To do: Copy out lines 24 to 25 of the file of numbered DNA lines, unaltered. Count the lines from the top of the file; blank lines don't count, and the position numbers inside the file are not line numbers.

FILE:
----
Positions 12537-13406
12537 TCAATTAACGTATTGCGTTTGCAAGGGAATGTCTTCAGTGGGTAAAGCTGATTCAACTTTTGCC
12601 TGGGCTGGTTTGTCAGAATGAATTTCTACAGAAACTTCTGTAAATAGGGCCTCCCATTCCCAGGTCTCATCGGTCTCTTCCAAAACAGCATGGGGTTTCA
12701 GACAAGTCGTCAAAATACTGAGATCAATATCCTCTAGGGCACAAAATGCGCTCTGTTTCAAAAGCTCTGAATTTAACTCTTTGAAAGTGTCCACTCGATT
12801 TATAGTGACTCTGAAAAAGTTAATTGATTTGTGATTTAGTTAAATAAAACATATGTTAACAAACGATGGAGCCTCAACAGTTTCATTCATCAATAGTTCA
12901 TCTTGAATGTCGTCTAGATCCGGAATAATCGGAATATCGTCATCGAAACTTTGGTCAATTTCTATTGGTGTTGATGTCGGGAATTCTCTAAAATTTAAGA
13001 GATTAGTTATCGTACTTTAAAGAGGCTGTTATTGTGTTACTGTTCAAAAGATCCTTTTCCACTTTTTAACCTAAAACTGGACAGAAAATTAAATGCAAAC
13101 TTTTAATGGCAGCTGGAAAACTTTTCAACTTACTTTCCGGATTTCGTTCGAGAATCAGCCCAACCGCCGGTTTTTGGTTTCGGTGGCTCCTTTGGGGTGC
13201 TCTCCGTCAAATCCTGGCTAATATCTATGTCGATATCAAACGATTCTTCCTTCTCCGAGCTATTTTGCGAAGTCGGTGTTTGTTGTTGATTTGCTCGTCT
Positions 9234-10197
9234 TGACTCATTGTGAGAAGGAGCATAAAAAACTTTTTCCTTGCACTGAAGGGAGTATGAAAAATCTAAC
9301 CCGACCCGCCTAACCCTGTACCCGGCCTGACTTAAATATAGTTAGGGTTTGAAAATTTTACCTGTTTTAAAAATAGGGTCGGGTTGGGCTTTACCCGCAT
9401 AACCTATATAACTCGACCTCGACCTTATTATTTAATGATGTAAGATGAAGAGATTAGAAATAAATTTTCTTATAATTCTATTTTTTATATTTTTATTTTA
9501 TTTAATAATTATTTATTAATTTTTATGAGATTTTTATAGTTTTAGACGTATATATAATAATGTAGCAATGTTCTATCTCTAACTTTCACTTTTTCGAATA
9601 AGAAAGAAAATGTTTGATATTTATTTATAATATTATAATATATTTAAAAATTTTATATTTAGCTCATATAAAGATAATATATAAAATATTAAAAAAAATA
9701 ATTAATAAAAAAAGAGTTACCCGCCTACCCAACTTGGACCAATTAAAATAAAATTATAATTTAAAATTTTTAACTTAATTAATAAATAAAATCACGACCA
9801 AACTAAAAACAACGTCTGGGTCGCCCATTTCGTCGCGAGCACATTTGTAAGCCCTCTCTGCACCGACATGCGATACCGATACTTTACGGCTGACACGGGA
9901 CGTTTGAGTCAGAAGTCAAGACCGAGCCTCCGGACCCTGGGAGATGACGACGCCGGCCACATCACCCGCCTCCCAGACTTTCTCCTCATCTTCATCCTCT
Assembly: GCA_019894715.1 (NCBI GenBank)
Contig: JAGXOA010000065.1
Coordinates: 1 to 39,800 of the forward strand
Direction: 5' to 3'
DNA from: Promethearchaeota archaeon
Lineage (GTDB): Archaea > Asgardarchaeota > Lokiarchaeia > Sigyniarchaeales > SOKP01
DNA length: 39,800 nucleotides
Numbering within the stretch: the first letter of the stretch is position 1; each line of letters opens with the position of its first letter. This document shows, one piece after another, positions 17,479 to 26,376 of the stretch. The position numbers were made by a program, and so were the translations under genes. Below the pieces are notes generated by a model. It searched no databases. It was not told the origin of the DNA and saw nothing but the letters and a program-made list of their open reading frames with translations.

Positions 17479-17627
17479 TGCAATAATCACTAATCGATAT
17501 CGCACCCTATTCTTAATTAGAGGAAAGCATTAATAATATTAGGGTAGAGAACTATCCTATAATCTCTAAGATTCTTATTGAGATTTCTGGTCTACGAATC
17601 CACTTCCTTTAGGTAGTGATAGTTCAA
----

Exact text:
Lineage (GTDB): Archaea > Asgardarchaeota > Lokiarchaeia > Sigyniarchaeales > SOKP01
DNA length: 39,800 nucleotides